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Unformatted text preview: ess of novelistic construction is
best supported by the passage?
(A) James, more than any other novelist, was
aware of the difficulties of novelistic
(B) James was very aware of the details of novelistic construction.
(C) James‘s awareness of novelistic construction
derived from his reading of Bronte.
(D) James ‘s awareness of novelistic construction
has led most commentators to see unity in
his individual novels.
(E) James ‘s awareness of novelistic construction
precluded him from violating the unity of
3. The author of the passage would be most likely to
agree that an interpretation of a novel should
(A) not try to unite heterogeneous elements in the
(B) not be inflexible in its treatment of the elements
in the novel
(C) not argue that the complex use of narrators or
of time shifts indicates a sophisticated structure
(D) concentrate on those recalcitrant elements of
the novel that are outside the novel ‘s main
(E) primarily consider those elements of novelistic
construction of which the author of the novel
was aware 1. According to the passage, which of the following is
a true statement about the first and second parts of
(A) The second part has received more attention
(B) The second part has little relation to the first part.
(C) The second part annuls the force of the first part.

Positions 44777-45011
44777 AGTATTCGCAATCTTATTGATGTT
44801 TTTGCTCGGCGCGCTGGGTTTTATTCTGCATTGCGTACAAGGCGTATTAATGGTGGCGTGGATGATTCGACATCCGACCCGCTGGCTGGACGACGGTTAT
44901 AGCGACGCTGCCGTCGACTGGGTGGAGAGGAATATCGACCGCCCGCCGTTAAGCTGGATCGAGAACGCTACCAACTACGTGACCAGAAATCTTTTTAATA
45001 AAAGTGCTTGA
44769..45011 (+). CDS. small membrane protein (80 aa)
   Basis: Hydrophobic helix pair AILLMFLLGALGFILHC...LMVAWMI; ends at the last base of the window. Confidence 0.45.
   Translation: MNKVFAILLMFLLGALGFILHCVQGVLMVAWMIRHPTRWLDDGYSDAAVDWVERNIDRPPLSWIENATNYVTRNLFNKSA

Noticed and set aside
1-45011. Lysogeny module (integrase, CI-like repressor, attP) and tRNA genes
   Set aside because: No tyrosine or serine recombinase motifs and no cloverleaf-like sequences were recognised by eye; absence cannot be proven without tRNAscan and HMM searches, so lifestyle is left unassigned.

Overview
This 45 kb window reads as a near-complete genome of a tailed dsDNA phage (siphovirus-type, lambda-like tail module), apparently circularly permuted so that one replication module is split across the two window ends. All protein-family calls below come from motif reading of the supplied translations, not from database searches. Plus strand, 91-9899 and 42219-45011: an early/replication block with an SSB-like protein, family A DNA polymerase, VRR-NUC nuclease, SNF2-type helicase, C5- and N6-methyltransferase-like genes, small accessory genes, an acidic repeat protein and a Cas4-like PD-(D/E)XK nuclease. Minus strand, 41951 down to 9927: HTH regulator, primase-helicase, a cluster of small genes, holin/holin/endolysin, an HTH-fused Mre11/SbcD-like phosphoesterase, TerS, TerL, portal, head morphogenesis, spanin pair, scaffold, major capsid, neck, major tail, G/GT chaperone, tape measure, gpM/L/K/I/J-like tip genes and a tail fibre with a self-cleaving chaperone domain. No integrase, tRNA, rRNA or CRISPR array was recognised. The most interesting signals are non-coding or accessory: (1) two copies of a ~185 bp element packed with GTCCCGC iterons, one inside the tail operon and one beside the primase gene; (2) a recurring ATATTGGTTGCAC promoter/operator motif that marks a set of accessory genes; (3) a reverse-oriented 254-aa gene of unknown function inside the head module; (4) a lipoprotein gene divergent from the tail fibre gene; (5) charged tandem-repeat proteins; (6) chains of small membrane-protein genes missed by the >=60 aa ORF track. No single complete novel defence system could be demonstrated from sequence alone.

(D) The second part provides less substantiation
for a ―romantic‖ reading.
(E)The second part is better because it is more realistic. F or the following question, consider each of the
choices separately and select all that apply
4. The author of the passage suggests which of the
following about Hamlet?
□ Hamlet has usually attracted critical interpretations
that tend to stiffen into theses.
□ Hamlet has elements that are not amenable
to an all-encompassing critical interpretation.
C Hamlet is less open to an all-encompassing
critical interpretation than is Wuthering
Heights. 59 The deep sea typically has a sparse fauna dominated
by tiny worms and crustaceans, with an even sparser
distribution of larger animals. However, near
Line hydrothermal vents, areas of the ocean where warm water
emerges from subterranean sources, live remarkable
densities of huge clams, blind crabs, and fish.
Most deep-sea faunas rely for food on particulate
matter, ultimately derived from photosynthesis, falling
from above. The food supplies necessary to sustain the
10 large vent communities, however, must be many times
the ordinary fallout. The first reports describing vent
faunas proposed two possible sources of nutrition:
bacterial chemosynthesis, production of food by bacteria
using energy derived from chemical changes, and
15 advection, the drifting of food materials from surrounding
regions. Later, evidence in support of the idea of intense
local chemosynthesis was accumulated: hydrogen sulfide
was found in vent water; many vent-site bacteria were
found to be capable of chemosynthesis; and...
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- Fall '13